Who doesn’t remember the thrill of losing a tooth and putting it under their pillow to find that in the morning, like magic, the tooth had vanished and money was in its place? And it was even better when we perhaps got to play Tooth Fairy for our own children. Like Santa Clause and the Easter Bunny, the Tooth Fairy is a beloved symbol of childhood. Unlike many other heroes of folklore, the Tooth Fairy exists in some form across numerous religions, cultures and countries.
Origins of the Tooth Fairy
The Tooth Fairy that we know today has origins dating back centuries. There are legends and traditions dating back centuries about the loss of baby teeth. During the Middle Ages, superstitions began to rise about baby teeth. In England, kids were advised to burn their baby teeth to prevent hardship in the afterlife. Vikings paid kids for their teeth because they believed that children’s teeth brought good luck in battle. Scandinavian warriors frequently wore necklaces adorned with children’s teeth.
The modern incarnation of the Tooth Fairy is only about a hundred years old. It is thought to be inspired by the tale of a tooth-gathering mouse.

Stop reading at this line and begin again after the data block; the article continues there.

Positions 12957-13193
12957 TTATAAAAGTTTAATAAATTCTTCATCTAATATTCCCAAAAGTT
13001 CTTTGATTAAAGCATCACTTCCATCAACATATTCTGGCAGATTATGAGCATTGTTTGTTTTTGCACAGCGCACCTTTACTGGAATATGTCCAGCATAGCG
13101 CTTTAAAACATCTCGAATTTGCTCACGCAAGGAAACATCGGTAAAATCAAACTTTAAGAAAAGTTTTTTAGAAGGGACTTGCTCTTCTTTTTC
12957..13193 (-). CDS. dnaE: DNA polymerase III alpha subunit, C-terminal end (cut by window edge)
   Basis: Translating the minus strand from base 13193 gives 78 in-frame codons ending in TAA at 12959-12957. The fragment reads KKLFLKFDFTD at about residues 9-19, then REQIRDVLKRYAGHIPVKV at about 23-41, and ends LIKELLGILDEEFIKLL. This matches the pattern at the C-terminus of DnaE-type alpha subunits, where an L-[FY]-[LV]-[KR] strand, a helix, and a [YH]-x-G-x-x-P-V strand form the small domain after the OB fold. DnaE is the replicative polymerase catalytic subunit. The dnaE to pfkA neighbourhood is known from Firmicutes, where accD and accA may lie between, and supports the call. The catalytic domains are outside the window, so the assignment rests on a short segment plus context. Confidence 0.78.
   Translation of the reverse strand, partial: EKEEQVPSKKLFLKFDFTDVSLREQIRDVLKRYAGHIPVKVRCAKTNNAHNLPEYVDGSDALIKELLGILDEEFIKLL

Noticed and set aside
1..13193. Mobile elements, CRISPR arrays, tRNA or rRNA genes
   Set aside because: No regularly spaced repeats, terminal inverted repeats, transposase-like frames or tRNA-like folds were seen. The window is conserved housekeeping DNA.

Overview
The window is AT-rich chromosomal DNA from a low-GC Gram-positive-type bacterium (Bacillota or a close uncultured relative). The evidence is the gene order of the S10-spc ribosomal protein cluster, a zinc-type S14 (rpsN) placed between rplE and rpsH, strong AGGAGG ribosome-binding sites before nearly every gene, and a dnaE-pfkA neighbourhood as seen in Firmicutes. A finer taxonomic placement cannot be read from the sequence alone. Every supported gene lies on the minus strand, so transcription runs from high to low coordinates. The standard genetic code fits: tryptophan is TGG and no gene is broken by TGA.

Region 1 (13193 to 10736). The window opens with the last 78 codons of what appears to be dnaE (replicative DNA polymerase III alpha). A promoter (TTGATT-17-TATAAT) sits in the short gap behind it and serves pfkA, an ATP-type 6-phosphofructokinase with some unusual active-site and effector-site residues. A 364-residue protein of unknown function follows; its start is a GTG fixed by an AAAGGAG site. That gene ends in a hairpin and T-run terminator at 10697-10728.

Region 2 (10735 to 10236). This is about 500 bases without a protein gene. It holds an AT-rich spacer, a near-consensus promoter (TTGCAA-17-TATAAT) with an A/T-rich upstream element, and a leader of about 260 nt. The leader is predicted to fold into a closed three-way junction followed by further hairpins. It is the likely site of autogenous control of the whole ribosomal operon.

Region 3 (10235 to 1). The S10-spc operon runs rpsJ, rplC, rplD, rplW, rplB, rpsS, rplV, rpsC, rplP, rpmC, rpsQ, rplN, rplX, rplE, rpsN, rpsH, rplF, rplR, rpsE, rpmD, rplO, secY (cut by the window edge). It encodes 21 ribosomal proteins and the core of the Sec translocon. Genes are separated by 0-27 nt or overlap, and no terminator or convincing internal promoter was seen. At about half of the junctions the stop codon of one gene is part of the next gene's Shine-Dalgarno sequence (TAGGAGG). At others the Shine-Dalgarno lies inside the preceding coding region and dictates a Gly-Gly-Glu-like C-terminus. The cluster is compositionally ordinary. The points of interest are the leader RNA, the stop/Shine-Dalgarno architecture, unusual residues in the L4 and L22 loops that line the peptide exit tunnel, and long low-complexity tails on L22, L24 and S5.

While many cultures have an award for a lost baby tooth, the amount varies by country and the family’s economic status. According to a recent poll, American kids receive an average of $3.70 per tooth, with only 3% of kids getting less than a dollar and 8% receiving more than five dollars.
Losing Baby Teeth vs. Adult Teeth
While all parents look forward to playing the role of Tooth Fairy, the loss of a tooth in our adult years is hardly a cause for celebration. It’s important to continue to take care of our oral hygiene and pay regular visits to the dentist for routine checkups. Issues like tooth loss or gum disease are all too common as we age. Your association and AMBA have Dental Plans that provide access to thousands of dentists nationwide and coverage on everything from routine dentist visits to procedures like root canals, crowns, and more. Sign up or learn more at www.AMBAdentalvision.com or call 866-979-0497.